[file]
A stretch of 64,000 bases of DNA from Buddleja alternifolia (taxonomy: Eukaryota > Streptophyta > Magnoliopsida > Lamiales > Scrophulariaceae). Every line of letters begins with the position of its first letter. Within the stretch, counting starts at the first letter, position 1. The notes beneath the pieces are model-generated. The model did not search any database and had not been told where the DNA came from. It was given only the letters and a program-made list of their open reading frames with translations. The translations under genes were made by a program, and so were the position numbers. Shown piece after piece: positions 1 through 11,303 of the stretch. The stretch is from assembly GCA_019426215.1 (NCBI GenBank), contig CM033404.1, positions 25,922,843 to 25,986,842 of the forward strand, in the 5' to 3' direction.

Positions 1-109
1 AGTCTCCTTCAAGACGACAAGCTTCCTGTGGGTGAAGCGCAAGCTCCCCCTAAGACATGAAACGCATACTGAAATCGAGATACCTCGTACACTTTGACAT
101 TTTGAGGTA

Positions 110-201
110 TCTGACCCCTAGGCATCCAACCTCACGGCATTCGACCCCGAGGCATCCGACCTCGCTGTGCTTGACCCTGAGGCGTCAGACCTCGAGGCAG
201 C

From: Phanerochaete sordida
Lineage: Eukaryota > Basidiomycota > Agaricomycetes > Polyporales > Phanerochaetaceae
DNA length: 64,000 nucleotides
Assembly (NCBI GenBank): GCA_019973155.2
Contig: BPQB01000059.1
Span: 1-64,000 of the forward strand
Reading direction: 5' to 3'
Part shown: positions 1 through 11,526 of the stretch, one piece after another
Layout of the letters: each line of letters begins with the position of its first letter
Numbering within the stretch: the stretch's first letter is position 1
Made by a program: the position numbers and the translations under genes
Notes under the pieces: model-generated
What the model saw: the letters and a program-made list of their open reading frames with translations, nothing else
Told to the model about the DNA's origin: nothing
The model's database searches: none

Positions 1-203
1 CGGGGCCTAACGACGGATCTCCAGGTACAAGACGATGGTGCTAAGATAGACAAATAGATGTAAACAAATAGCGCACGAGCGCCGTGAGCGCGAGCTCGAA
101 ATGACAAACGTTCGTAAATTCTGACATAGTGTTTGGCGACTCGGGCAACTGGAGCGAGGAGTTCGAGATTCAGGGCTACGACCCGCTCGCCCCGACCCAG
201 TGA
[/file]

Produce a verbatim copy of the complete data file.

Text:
A stretch of 64,000 bases of DNA from Buddleja alternifolia (taxonomy: Eukaryota > Streptophyta > Magnoliopsida > Lamiales > Scrophulariaceae). Every line of letters begins with the position of its first letter. Within the stretch, counting starts at the first letter, position 1. The notes beneath the pieces are model-generated. The model did not search any database and had not been told where the DNA came from. It was given only the letters and a program-made list of their open reading frames with translations. The translations under genes were made by a program, and so were the position numbers. Shown piece after piece: positions 1 through 11,303 of the stretch. The stretch is from assembly GCA_019426215.1 (NCBI GenBank), contig CM033404.1, positions 25,922,843 to 25,986,842 of the forward strand, in the 5' to 3' direction.

Positions 1-109
1 AGTCTCCTTCAAGACGACAAGCTTCCTGTGGGTGAAGCGCAAGCTCCCCCTAAGACATGAAACGCATACTGAAATCGAGATACCTCGTACACTTTGACAT
101 TTTGAGGTA

Positions 110-201
110 TCTGACCCCTAGGCATCCAACCTCACGGCATTCGACCCCGAGGCATCCGACCTCGCTGTGCTTGACCCTGAGGCGTCAGACCTCGAGGCAG
201 C

From: Phanerochaete sordida
Lineage: Eukaryota > Basidiomycota > Agaricomycetes > Polyporales > Phanerochaetaceae
DNA length: 64,000 nucleotides
Assembly (NCBI GenBank): GCA_019973155.2
Contig: BPQB01000059.1
Span: 1-64,000 of the forward strand
Reading direction: 5' to 3'
Part shown: positions 1 through 11,526 of the stretch, one piece after another
Layout of the letters: each line of letters begins with the position of its first letter
Numbering within the stretch: the stretch's first letter is position 1
Made by a program: the position numbers and the translations under genes
Notes under the pieces: model-generated
What the model saw: the letters and a program-made list of their open reading frames with translations, nothing else
Told to the model about the DNA's origin: nothing
The model's database searches: none

Positions 1-203
1 CGGGGCCTAACGACGGATCTCCAGGTACAAGACGATGGTGCTAAGATAGACAAATAGATGTAAACAAATAGCGCACGAGCGCCGTGAGCGCGAGCTCGAA
101 ATGACAAACGTTCGTAAATTCTGACATAGTGTTTGGCGACTCGGGCAACTGGAGCGAGGAGTTCGAGATTCAGGGCTACGACCCGCTCGCCCCGACCCAG
201 TGA